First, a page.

Apparently so!

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    • Sparkle Hill

      I agree. The stigma is a result of the competitive nature of this industry.

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    • Graham Curran

      The problem is much wider and not unique to photography. The anonymity of the Internet makes many people behave in ways that they wouldn’t on a face to face basis.

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    • Thomas Horton

      Graham nailed it. It is the anonymity and the lack of accountability that makes the Internet what it is.

      I wonder what would happen if everyone on the Internets Tubes had to use their legal name?

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    • Thomas Horton

      That’s why I call myself a picture-taker-guy. :)

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  6. satnam singh


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  7. Denise Richardson

    I love this article! I refrain from posting cc often because I feel like the poster gets offended or hasn’t made the effort to seek answers that could be more useful than anything I could tell them (google, public library, camera manual etc.) Wonderfully written!

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    • Valerie Holifield

      Yes and I often also feel like who am I to judge? Art is subjective, for one, and secondly what qualifies me to “teach”? I very rarely say anything CC wise. It has to be for someone who is clearly very new and could use a few very basic tips before I do and when I do offer criticism I always offer a compliment as well.

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    • Thomas Horton

      Unless someone asks me specifically for CC, I also refrain. There are enough people who will give unsolicited CC.

      Besides, really, if I don’t like a photograph or don’t agree with a composition, who really cares? It ain’t my photograph. :)

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  8. Dustin Baugh

    I feel a little sick at the idea of “photographers” bullying and abusing Photographers but these days everybody thinks that the fact they own a camera gives them some privilege above others. Just having a decent camera is no longer the defining point of being an actual Photographer, it’s how you act with that camera that defines you from the masses and trying to undermine others online makes you more of an internet troll than Photog.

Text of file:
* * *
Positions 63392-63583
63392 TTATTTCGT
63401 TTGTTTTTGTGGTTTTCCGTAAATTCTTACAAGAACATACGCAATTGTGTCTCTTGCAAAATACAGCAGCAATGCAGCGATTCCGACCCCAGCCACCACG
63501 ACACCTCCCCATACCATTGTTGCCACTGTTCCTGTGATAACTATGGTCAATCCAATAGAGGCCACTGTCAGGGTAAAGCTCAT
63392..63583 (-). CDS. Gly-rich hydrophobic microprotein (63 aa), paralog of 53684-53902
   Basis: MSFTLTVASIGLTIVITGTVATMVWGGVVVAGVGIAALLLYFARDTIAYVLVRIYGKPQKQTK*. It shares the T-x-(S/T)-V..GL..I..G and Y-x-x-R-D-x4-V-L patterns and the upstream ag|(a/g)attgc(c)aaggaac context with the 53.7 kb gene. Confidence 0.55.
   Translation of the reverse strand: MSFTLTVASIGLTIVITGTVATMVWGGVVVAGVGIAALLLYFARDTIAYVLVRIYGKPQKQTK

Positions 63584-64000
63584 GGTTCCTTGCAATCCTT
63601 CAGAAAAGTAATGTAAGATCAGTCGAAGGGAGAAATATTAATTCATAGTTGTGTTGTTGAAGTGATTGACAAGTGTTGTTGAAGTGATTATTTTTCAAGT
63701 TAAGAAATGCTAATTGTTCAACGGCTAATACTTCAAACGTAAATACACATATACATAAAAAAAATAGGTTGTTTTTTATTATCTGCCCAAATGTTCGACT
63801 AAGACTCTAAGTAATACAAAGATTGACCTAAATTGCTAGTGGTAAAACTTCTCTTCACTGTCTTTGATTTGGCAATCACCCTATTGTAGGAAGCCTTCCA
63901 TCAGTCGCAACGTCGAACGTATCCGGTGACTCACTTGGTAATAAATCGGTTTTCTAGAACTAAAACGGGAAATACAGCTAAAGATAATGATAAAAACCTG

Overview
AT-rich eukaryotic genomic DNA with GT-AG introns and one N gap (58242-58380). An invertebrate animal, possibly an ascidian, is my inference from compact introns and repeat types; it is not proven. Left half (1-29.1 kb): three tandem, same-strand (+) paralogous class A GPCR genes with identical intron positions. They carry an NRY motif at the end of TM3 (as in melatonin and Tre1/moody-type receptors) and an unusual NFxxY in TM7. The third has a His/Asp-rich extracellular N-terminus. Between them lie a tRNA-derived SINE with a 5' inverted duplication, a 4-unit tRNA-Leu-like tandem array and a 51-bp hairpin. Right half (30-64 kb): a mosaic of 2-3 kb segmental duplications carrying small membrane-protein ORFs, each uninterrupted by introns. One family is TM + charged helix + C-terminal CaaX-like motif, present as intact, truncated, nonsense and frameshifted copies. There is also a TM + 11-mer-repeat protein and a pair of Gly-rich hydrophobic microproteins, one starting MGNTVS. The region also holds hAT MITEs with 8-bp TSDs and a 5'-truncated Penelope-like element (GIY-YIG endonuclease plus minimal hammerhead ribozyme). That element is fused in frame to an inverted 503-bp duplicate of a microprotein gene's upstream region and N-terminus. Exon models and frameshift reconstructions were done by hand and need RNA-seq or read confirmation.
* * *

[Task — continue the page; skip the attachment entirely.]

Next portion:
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    • Rafael Steffen

      We live in an era of Generation Image where people express themselves through the use of Instagram, but as you said having a camera does not make you a professional photographer if you don´t work at it.

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    • Rafael Steffen

      You have to improve on a daily basis and be humble about it until you reach your goals and get respected for it.

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    • Thomas Horton

      There is a breed of photographer out there that takes things way too personally.

      If I post that I like CaNikon cameras, some photographers feel that what I am “really” saying is that NiCanon cameras suck and anyone who owns one is a fool! Yikes.

      People have different opinions. But there is a growing breed, especially on the Internets Tubes who believes that their opinion is fact.

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  9. Graham Curran

    All excellent advice and not only for photography FB groups. It annoys me when I (and others) have made several posts to a thread and then find it deleted. If I have taken the time to think and reply on a topic then my time has been wasted when the thread is vaporized.

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    • Rafael Steffen

      True that has happened to me.

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    • Thomas Horton

      But to look at it from the other angle, the person who wrote the article also took time out of their life to write the post.

      If an OP decides that their post is should no longer be posted, some credence should be put on their decision.

      It goes both ways.

      The key is not to give the OP any reason to delete their posts. :)